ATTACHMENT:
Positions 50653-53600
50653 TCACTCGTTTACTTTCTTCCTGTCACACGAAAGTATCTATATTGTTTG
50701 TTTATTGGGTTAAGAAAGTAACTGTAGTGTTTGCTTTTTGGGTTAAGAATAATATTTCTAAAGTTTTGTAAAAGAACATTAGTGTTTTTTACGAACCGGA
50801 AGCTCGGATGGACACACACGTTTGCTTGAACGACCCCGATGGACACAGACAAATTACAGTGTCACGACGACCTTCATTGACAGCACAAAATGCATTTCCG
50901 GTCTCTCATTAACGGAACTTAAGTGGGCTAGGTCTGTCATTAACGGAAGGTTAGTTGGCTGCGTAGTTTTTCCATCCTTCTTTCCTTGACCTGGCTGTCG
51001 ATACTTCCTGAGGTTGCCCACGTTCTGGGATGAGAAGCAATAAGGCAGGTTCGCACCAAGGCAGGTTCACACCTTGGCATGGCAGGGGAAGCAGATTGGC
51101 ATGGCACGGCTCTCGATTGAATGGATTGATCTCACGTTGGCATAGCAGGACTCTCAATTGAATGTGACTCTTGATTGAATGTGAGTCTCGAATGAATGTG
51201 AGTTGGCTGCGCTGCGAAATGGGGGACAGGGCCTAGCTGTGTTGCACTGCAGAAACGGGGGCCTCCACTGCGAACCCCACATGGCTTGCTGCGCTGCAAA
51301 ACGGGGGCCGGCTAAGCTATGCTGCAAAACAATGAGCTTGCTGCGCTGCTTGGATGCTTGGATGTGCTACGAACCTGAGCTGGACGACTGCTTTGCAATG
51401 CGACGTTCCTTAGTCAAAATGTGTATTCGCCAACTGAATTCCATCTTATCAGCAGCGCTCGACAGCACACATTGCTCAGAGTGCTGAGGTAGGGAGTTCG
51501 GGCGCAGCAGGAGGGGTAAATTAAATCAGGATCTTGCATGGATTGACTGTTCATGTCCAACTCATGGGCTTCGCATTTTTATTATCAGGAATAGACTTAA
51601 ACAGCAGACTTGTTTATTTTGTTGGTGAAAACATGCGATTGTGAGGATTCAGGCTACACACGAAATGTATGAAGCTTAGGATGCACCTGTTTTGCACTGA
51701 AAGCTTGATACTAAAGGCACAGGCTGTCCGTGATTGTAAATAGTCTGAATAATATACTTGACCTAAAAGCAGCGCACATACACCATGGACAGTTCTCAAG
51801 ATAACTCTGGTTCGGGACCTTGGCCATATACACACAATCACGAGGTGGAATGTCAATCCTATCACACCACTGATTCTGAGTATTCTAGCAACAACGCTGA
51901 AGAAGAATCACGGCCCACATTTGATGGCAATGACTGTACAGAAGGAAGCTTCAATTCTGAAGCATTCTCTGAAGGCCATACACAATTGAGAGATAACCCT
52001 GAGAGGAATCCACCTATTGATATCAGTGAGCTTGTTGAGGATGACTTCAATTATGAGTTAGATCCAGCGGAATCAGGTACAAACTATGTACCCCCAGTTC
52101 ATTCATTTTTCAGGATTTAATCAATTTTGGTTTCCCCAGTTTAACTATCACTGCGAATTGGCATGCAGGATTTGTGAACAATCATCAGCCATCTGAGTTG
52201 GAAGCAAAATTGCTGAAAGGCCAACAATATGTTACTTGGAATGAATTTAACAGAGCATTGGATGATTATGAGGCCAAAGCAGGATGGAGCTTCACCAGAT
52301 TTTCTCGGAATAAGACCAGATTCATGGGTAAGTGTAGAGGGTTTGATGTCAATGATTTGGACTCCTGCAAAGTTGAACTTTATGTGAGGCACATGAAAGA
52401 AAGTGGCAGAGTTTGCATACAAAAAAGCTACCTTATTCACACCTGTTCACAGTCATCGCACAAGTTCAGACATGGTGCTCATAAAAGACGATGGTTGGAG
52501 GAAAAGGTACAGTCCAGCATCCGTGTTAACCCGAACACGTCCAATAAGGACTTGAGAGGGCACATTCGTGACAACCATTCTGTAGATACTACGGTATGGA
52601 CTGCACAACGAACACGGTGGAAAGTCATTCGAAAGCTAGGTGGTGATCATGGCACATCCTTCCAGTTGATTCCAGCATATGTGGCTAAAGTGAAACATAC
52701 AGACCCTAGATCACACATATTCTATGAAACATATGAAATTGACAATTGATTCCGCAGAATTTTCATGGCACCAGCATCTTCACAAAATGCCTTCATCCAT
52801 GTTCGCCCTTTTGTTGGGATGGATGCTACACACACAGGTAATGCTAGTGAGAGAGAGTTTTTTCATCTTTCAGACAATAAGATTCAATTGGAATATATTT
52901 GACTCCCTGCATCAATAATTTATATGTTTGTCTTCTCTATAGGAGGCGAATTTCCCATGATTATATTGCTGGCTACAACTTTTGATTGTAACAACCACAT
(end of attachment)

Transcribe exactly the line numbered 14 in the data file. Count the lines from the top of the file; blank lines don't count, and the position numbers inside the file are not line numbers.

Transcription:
51801 ATAACTCTGGTTCGGGACCTTGGCCATATACACACAATCACGAGGTGGAATGTCAATCCTATCACACCACTGATTCTGAGTATTCTAGCAACAACGCTGA